We’re here, in country. Back in Vietnam after almost 50 years. Starting in Hanoi, I figured would be an easy transition from the World. After all, I have no real stuff about what was formerly North Vietnam. Indeed, the BW and I had a fun first evening exploring the night market, joining the local weekend revelers for street theater around Hoan Kiem Lake in the city’s center, and strolling for a nightcap to the storied Metropole Hotel’s Bamboo Bar.
But I was naive to think I’d make it through Hanoi without a tear at my heart.
We picnicked on the grounds with street-food specialties of smoked dried buffalo meat, grilled sausages, and Bahn Khot—deep-fried rice flour cakes stuffed with ground meat and shrimp—from the Muong province of Hoa Binh, a mountainous area northwest of here. Later, we visited “Uncle Ho’s” towering pagoda-style mausoleum and the tranquil site of his stilted summer residence and the bright yellow Presidential Palace. It’s cold and damp and gray here, but we are fascinated by the never ending buzz and ballet of motorbikes and taxis and bustling crowds.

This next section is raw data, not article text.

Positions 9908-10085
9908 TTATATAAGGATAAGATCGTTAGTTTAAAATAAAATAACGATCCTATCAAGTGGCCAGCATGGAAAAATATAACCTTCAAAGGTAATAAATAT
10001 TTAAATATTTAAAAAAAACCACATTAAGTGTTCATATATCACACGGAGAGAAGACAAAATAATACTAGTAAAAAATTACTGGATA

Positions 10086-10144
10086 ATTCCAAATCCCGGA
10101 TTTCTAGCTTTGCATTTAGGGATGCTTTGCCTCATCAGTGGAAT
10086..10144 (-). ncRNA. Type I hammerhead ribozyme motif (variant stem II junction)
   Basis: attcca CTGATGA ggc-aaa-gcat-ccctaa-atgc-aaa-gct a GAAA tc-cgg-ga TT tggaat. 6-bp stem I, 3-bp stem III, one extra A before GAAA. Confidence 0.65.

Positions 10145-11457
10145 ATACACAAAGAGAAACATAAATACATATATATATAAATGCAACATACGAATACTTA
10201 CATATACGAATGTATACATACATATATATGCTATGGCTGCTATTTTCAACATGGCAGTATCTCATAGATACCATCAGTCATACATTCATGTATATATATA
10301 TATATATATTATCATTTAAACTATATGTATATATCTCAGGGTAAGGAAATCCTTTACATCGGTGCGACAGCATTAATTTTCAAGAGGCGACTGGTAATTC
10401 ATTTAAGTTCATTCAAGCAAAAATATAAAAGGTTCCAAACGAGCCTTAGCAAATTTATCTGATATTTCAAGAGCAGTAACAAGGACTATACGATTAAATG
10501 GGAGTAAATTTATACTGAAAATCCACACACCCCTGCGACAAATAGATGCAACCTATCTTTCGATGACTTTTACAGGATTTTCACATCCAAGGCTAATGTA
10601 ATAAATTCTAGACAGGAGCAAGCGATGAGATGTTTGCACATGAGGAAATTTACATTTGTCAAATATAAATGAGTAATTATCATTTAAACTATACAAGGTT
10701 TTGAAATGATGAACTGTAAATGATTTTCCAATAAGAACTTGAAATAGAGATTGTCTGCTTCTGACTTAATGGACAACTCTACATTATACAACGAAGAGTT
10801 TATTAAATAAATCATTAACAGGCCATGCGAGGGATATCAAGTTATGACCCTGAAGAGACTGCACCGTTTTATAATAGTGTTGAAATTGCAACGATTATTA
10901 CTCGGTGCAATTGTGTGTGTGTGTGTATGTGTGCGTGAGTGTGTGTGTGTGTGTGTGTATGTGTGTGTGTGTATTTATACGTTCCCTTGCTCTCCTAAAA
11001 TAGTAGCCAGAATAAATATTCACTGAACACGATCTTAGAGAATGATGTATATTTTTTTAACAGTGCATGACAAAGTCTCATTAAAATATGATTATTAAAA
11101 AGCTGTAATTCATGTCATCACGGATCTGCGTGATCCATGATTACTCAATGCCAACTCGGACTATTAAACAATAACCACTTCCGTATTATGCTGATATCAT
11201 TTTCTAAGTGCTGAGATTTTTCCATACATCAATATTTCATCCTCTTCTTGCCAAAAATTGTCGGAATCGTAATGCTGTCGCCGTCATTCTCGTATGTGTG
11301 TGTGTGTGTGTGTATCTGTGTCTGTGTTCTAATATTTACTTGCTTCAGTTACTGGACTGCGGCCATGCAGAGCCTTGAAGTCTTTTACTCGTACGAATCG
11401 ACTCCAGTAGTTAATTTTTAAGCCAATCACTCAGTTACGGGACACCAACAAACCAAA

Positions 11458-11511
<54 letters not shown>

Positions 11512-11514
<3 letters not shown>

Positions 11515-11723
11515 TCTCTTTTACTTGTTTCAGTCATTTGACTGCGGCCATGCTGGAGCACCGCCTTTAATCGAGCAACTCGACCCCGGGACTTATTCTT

“Han Oi”, by the way, roughly translates to city surrounded by rivers, and comprises several large and small lakes all around the town. An afternoon mystery walk led us to very unusual one, in a quiet and secluded residential neighborhood in the Ba Dinh District of the city. Amidst this charming square block of modest French-colonial “tube” buildings, we came upon an eerily poignant Vietnam War relic.
Partially submerged in Huu Tiep Lake, is the under carriage and landing gear of a B-52 bomber, shot down over Hanoi during the Christmas Bombings of 1972. It stands in silent sentry, an abstract memorial sculpture in a watery grave.
Seeing it literally took my breath away. I had read about the so-called B-52 Lake, but it never hit my radar for this trip. I won’t recant the history of the Operation Linebacker bombings here at this time. But author Peter Alan Lloyd has some dramatic details about this very special and sobering location.
At that point, I really needed a beer. But I settled for “cà phê đen nóng” (hot black coffee), my first Vietnamese language lesson, courtesy of Giang.
More to come.